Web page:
A brief history of slide design

Slides or visual aids  have changed significantly over the years. Ignoring the blackboard, whiteboard and flipchart which have been used for mainly hand drawn visual aids, the introduction of slides to support a presentation started with the use of 35mm slides.  These were prepared, usually by specialists well in advance of a presentation. They were expensive to produce and once created could never be changed.

Overhead Projectors

The first main revolution in slides came with the overhead projector. This enabled individuals to create their own slides, either hand drawn or printed using transparencies and a photocopier. Creating slides was still a fairly time consuming process and most slides were monochrome and textual.

A typical slide showing the three keys to good health might look something like this:


Notice it is very text heavy with all the detail spelt out. Individual bullet points could be revealed one at a time by placing a sheet of paper under the transparency and pulling it down, point by point.


Initially PowerPoint was used mainly to create the slide layouts for Overhead projector transparencies, but as technology developed an LCD tablet mounted on an overhead projector allowed slides to be viewed directly from the computer. Not only did this speed up the whole process of creating a visual aid, but they could now easily be created using colour and the omnipresent clip art.


As corporate marketing departments became involved in the production of slides for staff to use then corporate branding became more important. Slides had to comply to a predefined format and display the company’s logo. Individuals were no longer free to use which ever of the many standard templates provided by PowerPoint they chose. In some ways the creation of a corporate standard was a good thing mainly because it limited the use of over zealous animation and slide transitions, which had started to detract from the content of the visual aids.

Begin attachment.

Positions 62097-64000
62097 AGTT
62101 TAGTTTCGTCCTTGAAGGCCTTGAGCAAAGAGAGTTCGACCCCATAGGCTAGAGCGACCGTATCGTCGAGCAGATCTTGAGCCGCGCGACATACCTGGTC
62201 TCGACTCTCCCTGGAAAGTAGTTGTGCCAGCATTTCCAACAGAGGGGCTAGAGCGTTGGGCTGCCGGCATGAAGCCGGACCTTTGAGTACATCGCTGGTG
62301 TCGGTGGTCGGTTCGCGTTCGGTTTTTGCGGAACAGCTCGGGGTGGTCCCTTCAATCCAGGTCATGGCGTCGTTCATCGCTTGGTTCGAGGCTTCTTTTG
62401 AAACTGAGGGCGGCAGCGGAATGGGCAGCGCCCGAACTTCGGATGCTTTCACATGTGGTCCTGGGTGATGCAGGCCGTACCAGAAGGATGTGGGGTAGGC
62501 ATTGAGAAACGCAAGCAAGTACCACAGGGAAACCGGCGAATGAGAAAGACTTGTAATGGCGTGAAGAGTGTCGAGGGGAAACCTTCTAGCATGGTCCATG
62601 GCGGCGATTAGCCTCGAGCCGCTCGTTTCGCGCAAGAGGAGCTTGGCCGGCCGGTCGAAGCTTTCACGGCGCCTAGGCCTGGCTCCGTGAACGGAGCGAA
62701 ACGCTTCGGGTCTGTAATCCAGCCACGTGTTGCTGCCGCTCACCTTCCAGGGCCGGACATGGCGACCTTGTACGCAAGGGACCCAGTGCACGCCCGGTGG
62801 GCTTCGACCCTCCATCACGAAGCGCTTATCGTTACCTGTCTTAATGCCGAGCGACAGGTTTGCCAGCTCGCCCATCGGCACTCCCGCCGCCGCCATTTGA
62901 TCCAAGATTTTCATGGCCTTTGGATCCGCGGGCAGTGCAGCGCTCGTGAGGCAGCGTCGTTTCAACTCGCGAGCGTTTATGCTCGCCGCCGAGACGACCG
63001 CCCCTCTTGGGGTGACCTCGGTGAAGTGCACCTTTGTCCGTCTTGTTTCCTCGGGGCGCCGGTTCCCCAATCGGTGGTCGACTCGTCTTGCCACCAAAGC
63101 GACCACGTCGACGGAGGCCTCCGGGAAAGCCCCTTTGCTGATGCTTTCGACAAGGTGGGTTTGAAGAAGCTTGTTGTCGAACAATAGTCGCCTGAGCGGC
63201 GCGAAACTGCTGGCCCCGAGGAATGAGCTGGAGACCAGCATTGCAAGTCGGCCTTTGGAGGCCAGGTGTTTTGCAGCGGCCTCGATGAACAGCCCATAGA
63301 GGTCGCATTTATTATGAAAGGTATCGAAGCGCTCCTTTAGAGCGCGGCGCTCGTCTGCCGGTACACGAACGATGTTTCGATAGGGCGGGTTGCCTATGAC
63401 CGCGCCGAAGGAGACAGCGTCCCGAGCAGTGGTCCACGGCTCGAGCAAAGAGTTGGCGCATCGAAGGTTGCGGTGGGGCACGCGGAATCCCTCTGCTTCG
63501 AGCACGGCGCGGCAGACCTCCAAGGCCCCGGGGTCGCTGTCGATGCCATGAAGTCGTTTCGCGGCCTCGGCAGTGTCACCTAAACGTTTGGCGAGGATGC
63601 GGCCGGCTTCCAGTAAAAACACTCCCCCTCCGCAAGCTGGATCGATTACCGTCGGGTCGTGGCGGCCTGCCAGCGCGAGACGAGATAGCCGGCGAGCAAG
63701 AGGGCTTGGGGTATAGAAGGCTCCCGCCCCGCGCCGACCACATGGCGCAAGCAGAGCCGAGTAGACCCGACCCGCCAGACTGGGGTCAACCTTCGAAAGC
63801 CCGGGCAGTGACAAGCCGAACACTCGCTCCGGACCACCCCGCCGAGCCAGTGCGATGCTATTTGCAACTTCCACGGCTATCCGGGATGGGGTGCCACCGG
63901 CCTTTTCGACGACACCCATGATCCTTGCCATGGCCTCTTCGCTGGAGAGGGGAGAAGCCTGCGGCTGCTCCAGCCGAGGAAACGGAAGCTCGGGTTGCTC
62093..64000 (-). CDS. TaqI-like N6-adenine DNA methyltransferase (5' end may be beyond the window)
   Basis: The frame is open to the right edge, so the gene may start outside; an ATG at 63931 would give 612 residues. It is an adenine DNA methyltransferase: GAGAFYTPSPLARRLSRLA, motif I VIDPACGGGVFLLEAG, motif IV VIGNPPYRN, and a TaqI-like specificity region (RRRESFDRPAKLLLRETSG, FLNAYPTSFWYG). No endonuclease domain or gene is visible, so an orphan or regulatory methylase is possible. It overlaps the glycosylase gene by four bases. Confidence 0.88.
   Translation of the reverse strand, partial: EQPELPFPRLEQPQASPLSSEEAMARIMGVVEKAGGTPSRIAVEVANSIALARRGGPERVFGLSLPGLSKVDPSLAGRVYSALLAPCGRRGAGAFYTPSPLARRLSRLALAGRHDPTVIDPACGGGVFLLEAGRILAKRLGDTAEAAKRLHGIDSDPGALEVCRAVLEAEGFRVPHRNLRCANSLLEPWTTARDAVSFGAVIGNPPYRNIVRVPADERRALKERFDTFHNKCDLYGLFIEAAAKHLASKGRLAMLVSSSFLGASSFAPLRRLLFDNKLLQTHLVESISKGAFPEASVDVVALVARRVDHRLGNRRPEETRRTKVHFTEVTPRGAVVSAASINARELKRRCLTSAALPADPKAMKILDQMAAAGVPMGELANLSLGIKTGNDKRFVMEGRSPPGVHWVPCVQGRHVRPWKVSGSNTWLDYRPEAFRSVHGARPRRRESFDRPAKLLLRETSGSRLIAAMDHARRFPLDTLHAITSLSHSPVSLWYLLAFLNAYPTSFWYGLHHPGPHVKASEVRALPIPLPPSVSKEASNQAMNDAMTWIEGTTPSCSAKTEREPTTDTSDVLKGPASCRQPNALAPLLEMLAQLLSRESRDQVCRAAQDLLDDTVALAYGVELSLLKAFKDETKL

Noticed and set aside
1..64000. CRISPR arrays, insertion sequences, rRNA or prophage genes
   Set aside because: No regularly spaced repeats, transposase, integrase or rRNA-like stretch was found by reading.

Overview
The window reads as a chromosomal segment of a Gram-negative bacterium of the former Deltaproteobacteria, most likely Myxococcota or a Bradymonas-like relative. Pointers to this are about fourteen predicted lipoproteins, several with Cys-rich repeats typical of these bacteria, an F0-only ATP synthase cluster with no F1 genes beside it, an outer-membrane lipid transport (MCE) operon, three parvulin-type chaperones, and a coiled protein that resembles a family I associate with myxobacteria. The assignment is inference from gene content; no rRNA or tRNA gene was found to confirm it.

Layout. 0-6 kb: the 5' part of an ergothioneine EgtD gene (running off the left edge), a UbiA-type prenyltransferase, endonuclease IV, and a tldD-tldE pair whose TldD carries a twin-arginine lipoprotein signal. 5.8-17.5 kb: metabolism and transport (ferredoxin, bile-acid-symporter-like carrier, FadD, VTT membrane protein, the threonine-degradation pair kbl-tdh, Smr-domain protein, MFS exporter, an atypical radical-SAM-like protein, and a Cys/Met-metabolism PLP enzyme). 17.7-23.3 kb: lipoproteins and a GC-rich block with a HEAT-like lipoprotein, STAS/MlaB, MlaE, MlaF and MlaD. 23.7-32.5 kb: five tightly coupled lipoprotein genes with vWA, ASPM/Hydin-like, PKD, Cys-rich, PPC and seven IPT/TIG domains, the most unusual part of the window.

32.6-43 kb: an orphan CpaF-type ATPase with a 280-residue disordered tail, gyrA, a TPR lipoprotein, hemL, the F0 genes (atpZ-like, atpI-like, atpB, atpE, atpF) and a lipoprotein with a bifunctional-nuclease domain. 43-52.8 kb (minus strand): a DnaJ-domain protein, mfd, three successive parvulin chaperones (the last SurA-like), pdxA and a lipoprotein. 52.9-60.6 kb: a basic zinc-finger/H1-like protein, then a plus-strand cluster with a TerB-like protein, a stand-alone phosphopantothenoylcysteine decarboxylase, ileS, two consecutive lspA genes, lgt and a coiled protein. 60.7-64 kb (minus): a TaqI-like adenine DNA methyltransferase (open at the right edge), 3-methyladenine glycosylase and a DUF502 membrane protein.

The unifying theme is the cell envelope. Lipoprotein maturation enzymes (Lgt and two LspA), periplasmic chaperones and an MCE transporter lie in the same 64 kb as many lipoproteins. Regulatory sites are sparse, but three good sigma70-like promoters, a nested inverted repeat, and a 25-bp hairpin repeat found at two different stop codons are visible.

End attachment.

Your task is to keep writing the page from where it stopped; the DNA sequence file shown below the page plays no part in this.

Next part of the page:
Corporate Branding

standard course

As the processing power and storage capabilities of the standard PC improved it became more and more practical to include photo quality images in a presentation, this co-incided with the advent of the internet, enabling images to be found and shared easily. Clip art became out dated and old fashioned.

Using Images



In the above example, we still have the same corporate layout and all the main text is still present but now it has been augmented by an image. Often people would keep the bullet points they had become used to using but add a photograph on one side of the slide. However, in attempts to de-clutter their slides and make the most of the images many people decided to dump the corporate formats and concentrate on making the slide content as visible as possible and remove anything that may distract the viewer from their key message.. As in the following example:


Keep it Simple

Current thinking has taken this idea of “keeping it simple” even further. There is now a the idea of only having one idea per slide and minimizing the amount of text shown on a slide. After all if the presenter is saying the words, why do people need to read them as well. Contrary to popular belief, people can’t actually multitask very well, so if the audience are reading the slide they are not listening to what the presenter is saying and vice versa.

One idea One Slide

This concept means that the visual aids to accompany a presentation on the “Basis for Good Health” might now consist of three slides rather than one and look more like this:




However, this may be too simplistic. After all the topic is good health, rather than each of the contributors to good health, so you may prefer to bring them all back together like this:

good health

Visual aids have evolved in line with the capability and capacity of available technology.  Adding video clips and live twitter feeds into a presentation is now common place along with other technologies which encourage audience participation. As long as it is implemented in such a way that it continues to add to what the speaker is saying rather than distract the audience, I think any such improvements should be applauded.

Remember the purpose of visual aids is to add value to what the speaker is saying not replace the speaker or repeat what he/she has just said.

Finally, don’t forget that your visual aids don’t have to be slides at all, they can just as easily be physical objects.

All the best

Graham Young


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